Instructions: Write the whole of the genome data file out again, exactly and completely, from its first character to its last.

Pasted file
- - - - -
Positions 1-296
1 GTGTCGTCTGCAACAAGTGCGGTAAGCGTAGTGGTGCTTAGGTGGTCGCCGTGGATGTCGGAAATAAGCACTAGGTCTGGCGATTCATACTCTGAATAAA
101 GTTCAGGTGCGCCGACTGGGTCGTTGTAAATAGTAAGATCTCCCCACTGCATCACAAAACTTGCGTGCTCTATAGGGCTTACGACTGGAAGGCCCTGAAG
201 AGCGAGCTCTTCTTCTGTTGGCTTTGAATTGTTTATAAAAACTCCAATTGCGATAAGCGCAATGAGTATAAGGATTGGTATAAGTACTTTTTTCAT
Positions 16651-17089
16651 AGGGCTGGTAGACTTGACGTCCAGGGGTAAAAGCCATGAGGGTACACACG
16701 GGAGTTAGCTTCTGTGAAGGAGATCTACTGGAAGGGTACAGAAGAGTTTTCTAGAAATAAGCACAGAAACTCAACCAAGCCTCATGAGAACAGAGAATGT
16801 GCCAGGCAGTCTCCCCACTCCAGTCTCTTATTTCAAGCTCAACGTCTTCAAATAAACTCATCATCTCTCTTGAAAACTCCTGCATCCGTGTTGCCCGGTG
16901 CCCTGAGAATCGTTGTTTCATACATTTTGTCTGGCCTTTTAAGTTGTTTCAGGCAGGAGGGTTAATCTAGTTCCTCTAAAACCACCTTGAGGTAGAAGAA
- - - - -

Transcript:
Positions 1-296
1 GTGTCGTCTGCAACAAGTGCGGTAAGCGTAGTGGTGCTTAGGTGGTCGCCGTGGATGTCGGAAATAAGCACTAGGTCTGGCGATTCATACTCTGAATAAA
101 GTTCAGGTGCGCCGACTGGGTCGTTGTAAATAGTAAGATCTCCCCACTGCATCACAAAACTTGCGTGCTCTATAGGGCTTACGACTGGAAGGCCCTGAAG
201 AGCGAGCTCTTCTTCTGTTGGCTTTGAATTGTTTATAAAAACTCCAATTGCGATAAGCGCAATGAGTATAAGGATTGGTATAAGTACTTTTTTCAT
Positions 16651-17089
16651 AGGGCTGGTAGACTTGACGTCCAGGGGTAAAAGCCATGAGGGTACACACG
16701 GGAGTTAGCTTCTGTGAAGGAGATCTACTGGAAGGGTACAGAAGAGTTTTCTAGAAATAAGCACAGAAACTCAACCAAGCCTCATGAGAACAGAGAATGT
16801 GCCAGGCAGTCTCCCCACTCCAGTCTCTTATTTCAAGCTCAACGTCTTCAAATAAACTCATCATCTCTCTTGAAAACTCCTGCATCCGTGTTGCCCGGTG
16901 CCCTGAGAATCGTTGTTTCATACATTTTGTCTGGCCTTTTAAGTTGTTTCAGGCAGGAGGGTTAATCTAGTTCCTCTAAAACCACCTTGAGGTAGAAGAA